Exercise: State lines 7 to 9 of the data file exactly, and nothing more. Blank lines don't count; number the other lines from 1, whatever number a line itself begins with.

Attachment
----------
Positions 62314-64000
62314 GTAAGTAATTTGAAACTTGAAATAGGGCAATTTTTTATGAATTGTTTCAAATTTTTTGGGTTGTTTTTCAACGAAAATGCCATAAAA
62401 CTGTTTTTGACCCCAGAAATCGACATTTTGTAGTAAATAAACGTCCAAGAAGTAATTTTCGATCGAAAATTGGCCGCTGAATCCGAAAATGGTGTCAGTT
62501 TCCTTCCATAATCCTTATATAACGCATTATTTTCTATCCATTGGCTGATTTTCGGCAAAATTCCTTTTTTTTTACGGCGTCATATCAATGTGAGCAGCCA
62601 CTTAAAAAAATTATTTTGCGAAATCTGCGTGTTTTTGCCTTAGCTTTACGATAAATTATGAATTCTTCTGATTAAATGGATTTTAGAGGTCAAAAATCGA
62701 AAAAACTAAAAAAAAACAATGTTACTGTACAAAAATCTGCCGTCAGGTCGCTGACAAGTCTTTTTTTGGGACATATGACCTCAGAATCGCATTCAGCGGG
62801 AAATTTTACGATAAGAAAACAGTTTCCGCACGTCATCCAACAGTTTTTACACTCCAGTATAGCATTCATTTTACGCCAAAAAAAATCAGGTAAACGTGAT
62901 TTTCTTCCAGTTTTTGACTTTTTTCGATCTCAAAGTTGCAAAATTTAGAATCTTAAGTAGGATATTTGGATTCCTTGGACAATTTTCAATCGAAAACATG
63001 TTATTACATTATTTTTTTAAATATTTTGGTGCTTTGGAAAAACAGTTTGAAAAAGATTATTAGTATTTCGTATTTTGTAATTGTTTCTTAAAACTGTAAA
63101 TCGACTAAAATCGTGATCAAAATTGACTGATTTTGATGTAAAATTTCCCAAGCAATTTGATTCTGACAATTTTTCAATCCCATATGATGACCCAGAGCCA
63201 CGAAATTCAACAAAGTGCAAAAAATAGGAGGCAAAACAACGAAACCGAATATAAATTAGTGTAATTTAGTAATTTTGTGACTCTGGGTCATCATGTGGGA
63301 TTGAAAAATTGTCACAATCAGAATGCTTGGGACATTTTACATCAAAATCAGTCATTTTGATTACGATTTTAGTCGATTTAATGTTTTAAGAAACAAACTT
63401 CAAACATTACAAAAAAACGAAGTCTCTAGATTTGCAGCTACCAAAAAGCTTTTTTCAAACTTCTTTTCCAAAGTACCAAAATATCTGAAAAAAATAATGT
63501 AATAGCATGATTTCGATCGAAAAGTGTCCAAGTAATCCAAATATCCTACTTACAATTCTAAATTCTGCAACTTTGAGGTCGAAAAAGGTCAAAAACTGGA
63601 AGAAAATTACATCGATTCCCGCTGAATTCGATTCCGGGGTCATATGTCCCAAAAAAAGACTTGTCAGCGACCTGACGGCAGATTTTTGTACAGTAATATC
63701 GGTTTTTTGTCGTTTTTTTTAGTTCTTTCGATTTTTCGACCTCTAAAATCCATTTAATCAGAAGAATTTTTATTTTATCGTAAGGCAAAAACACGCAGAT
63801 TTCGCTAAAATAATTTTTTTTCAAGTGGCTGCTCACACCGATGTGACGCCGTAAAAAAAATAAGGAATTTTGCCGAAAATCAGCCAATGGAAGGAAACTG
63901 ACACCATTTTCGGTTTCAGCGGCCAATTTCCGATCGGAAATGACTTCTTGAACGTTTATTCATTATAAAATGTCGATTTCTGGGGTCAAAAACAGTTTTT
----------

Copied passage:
62801 AAATTTTACGATAAGAAAACAGTTTCCGCACGTCATCCAACAGTTTTTACACTCCAGTATAGCATTCATTTTACGCCAAAAAAAATCAGGTAAACGTGAT
62901 TTTCTTCCAGTTTTTGACTTTTTTCGATCTCAAAGTTGCAAAATTTAGAATCTTAAGTAGGATATTTGGATTCCTTGGACAATTTTCAATCGAAAACATG
63001 TTATTACATTATTTTTTTAAATATTTTGGTGCTTTGGAAAAACAGTTTGAAAAAGATTATTAGTATTTCGTATTTTGTAATTGTTTCTTAAAACTGTAAA